Samere Tansley

Still-life, florals, portraits, and giclee prints

SAMERE TANSLEY was born in the U.K. and trained as a painter extensively in English art schools, beginning at College of Art, graduating at Birmingham College of art and doing post graduate studies at Central Schools and Goldsmiths College London before making Jamaica her home in 1970.
For forty years she has embraced and influenced creative expression and the education process through her dedication to teaching art, first at the secondary level and then at EMCVA.
Although the Jamaican environment is an important inspiration in her work and her iconic paintings of Jamaican women have gained a permanent place in popular culture, Samere’s imageries have reflected many influences and sources, including mythology, feminism, nature, figuration and the constructed realities conveyed by still-life
Samere synthesizes her view of the natural world through an unblinking attention to line and form, colour and tone, in order to create a calm space where the subject can be observed, rendered pure and still, outside of time
and space, existing for itself alone
Her still-life pieces “evoke a quality of time, captured and stilled, caught in the reflected gleam of a silver knife, the falling shadow of a tablecloth’s soft fold, the pure white bowl holding the muted crimson of heaped ripe mangoes.” And her flower studies “build a private botany which is all their own, moving from the finest detail, (the powdered pollen dusting the stamen of a Regal Lily) to construct the lovingly wrought whole, where leaf and blossom, tendril and bud all combine to create a luxurious architecture, immobile and glowing”.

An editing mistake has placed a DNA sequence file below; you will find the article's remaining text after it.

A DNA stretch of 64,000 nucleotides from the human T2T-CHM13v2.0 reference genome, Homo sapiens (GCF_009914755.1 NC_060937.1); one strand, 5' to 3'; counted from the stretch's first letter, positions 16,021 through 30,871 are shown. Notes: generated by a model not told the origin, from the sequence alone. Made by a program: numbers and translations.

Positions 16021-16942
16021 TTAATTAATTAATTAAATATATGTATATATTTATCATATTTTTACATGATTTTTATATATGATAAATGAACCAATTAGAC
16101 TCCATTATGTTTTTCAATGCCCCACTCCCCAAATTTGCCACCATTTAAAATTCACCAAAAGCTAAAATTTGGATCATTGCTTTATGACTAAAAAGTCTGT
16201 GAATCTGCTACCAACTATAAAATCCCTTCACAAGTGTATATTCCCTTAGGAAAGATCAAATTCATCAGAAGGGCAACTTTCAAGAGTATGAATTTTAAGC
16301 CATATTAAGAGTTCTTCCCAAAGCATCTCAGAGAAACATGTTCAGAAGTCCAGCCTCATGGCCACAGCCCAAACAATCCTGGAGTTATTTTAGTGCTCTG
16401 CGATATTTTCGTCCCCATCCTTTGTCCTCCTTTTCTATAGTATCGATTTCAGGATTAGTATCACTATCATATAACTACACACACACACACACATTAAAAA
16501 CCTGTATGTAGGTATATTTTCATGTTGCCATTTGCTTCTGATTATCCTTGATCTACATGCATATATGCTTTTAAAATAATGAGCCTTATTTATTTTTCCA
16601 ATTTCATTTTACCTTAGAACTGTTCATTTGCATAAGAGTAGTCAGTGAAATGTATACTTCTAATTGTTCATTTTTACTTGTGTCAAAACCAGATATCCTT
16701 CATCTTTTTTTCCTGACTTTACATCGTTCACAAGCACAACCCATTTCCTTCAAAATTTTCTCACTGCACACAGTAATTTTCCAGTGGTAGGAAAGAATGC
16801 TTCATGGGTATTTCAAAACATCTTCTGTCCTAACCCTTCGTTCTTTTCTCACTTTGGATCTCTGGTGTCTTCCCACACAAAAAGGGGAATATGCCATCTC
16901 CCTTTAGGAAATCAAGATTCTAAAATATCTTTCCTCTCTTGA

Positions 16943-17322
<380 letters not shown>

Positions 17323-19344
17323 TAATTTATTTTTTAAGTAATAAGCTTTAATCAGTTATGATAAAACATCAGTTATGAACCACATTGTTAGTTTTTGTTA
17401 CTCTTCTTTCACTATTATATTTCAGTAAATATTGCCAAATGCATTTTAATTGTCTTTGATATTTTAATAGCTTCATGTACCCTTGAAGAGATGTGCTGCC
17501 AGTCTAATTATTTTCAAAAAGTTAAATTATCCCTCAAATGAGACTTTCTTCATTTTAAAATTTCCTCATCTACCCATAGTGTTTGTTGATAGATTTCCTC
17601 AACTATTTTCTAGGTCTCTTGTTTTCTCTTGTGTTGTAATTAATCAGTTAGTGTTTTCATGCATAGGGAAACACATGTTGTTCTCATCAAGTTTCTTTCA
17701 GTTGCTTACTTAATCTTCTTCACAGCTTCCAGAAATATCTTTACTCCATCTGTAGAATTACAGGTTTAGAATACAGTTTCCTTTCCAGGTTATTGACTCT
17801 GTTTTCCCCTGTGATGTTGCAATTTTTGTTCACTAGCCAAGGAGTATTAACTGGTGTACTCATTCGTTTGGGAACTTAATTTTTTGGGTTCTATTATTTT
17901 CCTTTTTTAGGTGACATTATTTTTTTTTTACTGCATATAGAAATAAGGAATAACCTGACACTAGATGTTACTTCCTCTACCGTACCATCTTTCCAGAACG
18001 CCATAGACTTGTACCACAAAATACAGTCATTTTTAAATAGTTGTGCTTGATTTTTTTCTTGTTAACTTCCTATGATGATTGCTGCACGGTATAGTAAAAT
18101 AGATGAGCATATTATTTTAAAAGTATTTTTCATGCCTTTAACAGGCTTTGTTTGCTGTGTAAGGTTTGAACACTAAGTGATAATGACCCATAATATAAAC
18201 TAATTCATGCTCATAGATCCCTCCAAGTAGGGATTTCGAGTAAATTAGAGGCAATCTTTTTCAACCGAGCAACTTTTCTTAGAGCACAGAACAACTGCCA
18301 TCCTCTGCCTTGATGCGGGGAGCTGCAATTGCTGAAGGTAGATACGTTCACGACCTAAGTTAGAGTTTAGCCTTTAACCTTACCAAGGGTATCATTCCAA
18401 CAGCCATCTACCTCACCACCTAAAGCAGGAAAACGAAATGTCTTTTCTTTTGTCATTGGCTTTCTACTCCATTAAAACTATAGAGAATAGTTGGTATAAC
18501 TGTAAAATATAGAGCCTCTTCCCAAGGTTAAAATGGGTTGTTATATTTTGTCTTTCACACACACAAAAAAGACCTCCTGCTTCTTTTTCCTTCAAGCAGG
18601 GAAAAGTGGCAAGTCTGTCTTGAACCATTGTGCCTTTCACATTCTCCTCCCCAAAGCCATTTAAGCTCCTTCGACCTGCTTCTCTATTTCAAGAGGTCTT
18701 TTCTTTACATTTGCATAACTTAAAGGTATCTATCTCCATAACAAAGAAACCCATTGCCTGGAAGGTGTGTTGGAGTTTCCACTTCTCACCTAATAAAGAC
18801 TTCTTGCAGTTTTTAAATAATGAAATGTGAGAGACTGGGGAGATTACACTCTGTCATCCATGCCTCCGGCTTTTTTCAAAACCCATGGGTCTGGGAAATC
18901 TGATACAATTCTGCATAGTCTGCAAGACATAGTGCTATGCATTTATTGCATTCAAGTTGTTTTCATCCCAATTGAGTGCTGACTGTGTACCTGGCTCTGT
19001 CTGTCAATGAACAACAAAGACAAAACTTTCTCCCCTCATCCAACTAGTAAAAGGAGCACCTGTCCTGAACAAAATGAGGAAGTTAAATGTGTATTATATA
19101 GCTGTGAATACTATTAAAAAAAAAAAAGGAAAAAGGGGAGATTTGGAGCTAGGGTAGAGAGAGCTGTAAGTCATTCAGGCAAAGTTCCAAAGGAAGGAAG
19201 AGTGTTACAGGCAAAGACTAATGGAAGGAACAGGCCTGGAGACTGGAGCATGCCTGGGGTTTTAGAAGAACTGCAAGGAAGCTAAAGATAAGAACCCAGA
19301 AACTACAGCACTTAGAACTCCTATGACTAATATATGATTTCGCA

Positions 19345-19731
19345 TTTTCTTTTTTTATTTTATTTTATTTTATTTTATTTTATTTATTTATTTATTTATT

Samere has exhibited widely and her work has been included in Jamaican Art shows in Miami, Los Angeles and New York – with solo shows in Bermuda and the United Kingdom and many in Jamaica. Since 1984 her paintings have formed part of the Permanent Collection of the National Gallery of Jamaica and hang in many private and corporate collections in the Caribbean, the U.S. and the U.K.